Why is a U.S. Army brigade being assigned to the "Homeland"? | WHAT REALLY HAPPENED


Why is a U.S. Army brigade being assigned to the "Homeland"?

For more than 100 years -- since the end of the Civil War -- deployment of the U.S. military inside the U.S. has been prohibited under The Posse Comitatus Act (the only exceptions being that the National Guard and Coast Guard are exempted, and use of the military on an emergency ad hoc basis is permitted, such as what happened after Hurricane Katrina).

Though there have been some erosions of this prohibition over the last several decades (most perniciously to allow the use of the military to work with law enforcement agencies in the "War on Drugs"), the bright line ban on using the U.S. military as a standing law enforcement force inside the U.S. has been more or less honored -- until now. And as the Army Times notes, once this particular brigade completes its one-year assignment, "expectations are that another, as yet unnamed, active-duty brigade will take over and that the mission will be a permanent one."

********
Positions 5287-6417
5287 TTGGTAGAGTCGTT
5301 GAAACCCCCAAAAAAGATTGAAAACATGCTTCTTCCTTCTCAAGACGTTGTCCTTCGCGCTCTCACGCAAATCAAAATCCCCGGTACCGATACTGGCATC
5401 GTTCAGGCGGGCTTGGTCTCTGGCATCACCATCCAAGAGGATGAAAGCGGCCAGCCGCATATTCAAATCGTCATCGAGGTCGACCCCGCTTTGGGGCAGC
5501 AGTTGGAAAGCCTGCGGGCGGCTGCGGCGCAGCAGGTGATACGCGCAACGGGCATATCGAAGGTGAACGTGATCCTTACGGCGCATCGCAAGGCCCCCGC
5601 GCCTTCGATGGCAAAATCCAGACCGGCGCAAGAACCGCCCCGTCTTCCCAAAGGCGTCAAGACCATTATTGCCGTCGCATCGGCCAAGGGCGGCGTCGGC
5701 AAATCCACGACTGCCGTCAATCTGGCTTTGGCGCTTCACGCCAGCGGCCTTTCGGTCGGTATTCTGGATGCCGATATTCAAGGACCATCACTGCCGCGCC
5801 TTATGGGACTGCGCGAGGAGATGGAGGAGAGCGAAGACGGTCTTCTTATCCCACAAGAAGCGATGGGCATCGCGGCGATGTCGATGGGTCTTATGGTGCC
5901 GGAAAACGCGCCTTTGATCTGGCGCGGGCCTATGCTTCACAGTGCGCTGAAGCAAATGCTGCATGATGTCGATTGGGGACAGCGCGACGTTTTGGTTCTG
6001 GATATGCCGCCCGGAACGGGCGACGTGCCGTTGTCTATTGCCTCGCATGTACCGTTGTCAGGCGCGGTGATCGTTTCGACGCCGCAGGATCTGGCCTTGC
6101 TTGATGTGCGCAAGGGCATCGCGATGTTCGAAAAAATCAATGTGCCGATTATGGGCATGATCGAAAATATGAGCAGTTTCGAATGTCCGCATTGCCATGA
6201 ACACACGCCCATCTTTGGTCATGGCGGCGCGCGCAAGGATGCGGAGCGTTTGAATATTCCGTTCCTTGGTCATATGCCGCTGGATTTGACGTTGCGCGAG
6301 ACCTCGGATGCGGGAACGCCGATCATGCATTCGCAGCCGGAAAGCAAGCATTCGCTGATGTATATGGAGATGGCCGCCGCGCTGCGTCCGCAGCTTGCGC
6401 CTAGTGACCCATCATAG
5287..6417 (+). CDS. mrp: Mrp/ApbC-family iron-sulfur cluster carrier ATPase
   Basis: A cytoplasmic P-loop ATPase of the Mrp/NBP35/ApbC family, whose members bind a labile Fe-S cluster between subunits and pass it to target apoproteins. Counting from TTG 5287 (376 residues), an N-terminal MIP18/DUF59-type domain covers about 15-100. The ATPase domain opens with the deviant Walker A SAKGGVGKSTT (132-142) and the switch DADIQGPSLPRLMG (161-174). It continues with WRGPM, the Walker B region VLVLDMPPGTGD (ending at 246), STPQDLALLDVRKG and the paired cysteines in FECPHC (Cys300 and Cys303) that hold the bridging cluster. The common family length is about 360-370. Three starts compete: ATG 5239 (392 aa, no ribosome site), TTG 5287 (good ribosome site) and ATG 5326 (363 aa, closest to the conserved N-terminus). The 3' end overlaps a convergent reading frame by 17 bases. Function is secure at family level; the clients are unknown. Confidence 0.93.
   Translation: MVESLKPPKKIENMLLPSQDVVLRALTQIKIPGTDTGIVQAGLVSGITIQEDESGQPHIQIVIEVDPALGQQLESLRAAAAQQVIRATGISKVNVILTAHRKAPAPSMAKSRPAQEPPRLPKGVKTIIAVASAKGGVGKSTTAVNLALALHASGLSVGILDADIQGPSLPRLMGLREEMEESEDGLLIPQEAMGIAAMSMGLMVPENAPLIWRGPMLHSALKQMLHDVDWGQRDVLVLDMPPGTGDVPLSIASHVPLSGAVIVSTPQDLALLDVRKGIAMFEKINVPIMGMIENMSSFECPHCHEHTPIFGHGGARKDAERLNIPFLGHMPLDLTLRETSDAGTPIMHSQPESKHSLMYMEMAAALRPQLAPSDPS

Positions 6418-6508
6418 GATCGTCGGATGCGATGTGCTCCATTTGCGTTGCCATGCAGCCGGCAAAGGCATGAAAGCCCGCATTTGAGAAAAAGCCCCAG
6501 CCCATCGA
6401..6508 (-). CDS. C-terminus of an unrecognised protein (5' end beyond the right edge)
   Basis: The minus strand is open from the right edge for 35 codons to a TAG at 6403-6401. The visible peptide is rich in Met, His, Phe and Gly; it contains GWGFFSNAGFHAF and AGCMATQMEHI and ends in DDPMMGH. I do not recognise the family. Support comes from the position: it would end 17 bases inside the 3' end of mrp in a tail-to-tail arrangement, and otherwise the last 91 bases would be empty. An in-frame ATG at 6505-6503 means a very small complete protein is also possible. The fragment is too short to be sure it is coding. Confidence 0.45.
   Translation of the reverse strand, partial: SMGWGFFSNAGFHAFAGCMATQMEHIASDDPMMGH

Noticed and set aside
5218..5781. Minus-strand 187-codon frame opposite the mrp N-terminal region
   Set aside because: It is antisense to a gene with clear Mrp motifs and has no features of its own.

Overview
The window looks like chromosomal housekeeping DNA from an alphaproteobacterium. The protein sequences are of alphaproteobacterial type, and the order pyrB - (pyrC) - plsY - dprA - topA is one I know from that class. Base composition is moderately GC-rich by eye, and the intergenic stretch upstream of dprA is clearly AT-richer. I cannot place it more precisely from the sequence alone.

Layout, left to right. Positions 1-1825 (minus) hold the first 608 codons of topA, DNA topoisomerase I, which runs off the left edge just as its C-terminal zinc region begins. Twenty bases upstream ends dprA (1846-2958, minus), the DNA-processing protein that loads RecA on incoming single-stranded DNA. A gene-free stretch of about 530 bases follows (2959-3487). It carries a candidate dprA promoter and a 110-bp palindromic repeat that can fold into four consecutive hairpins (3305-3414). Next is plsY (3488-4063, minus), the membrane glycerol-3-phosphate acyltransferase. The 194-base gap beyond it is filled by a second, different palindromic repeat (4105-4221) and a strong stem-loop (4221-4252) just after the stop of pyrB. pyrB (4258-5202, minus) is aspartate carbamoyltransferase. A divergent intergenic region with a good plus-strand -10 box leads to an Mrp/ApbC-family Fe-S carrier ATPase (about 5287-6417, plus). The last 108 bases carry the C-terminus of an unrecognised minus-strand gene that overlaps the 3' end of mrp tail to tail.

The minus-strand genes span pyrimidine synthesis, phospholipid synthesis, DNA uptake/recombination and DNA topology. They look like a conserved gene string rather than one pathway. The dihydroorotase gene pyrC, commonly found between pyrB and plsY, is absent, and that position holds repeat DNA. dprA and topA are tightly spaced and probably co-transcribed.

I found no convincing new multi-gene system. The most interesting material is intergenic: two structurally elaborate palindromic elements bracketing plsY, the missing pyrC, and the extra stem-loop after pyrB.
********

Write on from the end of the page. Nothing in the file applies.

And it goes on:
Comments

SHARE THIS ARTICLE WITH YOUR SOCIAL MEDIA